Meet Mick Herron, the Award-Winning Spy Novelist Some Call the Next John le Carré
Photo courtesy Mick Herron/Facebook
When U.K. MI5 intelligence agents excel, they might hope to end up at MI6. Others — whether due to errors of judgment, crossing the wrong superior or gross ineptitude — end their careers in ignominious defeat at Slough House. As far away from the expense accounts and nifty gadgets of James Bond’s “Q branch” as is possible, Slough House is the sublime creation of British novelist Mick Herron, 55, in his Jackson Lamb thrillers. And they’re the espionage series you should be reading right now.
Like a Lamb to the Slough House
This limbo of banishment is not actually in Slough, nor is it even a house. It is the British Intelligence Service’s “administrative oubliette” where it consigns its failures. Here, beyond the dusty black door sandwiched between a newsagent and a Chinese takeaway joint, below nicotine-stained ceilings, “as every office worker knows,” Herron writes, “it’s not the hope that kills you. It’s knowing it’s the hope that kills you that kills you.”
In 2010, Mick Herron’s Slow Horses introduced the regular cast of misfit and screw-up spies of what has now become an award-winning series (the sixth novel, Joe Country, is available as of June 21). The head of the so-called ‘slow horses’ is Jackson Lamb, though he doesn’t so much preside over the building as haunt it with affectionate loathing. Slovenly, obese, and profane, Lamb is a man of deliberate provocation and offensive put-downs and an anti-hero for the ages. When he’s on the scene the pages are populated with the sound effects of grunts, farts, and belches—from him or the building, which is a character in itself.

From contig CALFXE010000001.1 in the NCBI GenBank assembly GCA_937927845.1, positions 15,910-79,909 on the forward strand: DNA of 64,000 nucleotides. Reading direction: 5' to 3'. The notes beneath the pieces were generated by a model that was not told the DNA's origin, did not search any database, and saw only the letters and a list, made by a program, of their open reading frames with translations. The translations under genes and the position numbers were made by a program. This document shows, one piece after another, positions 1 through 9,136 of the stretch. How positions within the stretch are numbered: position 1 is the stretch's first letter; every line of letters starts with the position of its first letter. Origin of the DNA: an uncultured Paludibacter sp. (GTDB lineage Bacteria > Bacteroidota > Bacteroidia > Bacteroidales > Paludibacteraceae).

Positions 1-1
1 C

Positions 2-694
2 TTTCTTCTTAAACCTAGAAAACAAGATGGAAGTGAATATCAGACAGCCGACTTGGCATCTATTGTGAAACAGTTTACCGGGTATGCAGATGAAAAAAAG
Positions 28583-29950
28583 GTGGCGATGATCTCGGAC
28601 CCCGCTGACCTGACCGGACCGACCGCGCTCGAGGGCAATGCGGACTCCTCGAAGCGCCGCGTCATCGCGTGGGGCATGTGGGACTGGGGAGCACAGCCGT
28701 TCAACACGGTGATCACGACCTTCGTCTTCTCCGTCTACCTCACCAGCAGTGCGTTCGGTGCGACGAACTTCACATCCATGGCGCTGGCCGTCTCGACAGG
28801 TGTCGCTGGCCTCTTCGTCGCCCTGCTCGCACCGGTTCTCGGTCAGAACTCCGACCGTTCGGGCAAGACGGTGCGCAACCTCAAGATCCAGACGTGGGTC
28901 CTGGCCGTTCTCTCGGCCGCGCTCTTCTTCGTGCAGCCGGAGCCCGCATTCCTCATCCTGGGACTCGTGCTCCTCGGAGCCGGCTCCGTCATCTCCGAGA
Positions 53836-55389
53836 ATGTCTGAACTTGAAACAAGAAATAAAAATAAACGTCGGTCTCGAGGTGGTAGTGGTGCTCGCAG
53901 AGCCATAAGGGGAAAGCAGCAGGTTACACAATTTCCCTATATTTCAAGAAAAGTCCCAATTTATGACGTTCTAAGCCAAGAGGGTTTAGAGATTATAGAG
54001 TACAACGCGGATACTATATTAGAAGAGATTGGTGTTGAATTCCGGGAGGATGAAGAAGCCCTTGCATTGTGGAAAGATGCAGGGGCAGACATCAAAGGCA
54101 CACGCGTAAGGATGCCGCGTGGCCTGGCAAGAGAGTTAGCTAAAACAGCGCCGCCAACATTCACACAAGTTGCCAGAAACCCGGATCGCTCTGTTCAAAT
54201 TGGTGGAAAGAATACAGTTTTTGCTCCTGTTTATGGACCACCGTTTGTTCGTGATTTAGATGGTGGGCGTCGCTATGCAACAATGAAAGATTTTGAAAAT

I’ve likened Lamb to Roald Dahl’s Mr. Twit crossed with Robbie Coltrane’s profiler Fitz, by way of fixer Malcolm Tucker. That last comparative makes even more sense now that Slow Horses has been optioned (by a producer whose credits include another compelling workplace, Homicide: Life on the Street) and is being adapted for BBC Television by Will Smith, co-writer of The Thick of It and Veep.
“The John le Carré of His Generation”
Crime writer Val McDermid declared Mick Herron to be, “the John le Carré of his generation.” She’s not wrong, if you consider his creation a sardonic inversion of le Carré’s famed intelligence officer George Smiley and “The Circus” (a.k.a. MI6) and that what he’s chronicling is a different sort of end of empire.
Herron’s examination of nationalist tendencies felt prescient upon publication of his first novel, Slow Horses, in 2010. Now, it seems like the series speaks directly to the current political situation in Britain. “Where Herron’s novels most overlap with those of le Carré is in the severity of their critique of the failures of management in post-imperial, pre-Brexit Britain,” the Guardian has said.
A female political leader who’s never named, for example, is described as not “so much made leader as handed a janitor’s uniform.” A Boris Johnson-like home secretary character with prime ministerial ambitions has, “retained the schoolboy looks and fluffy-haired manner that had endeared him to the British public and made him a staple on the less-challenging end of the TV spectrum: interviews conducted on sofas, by scripted comedians.”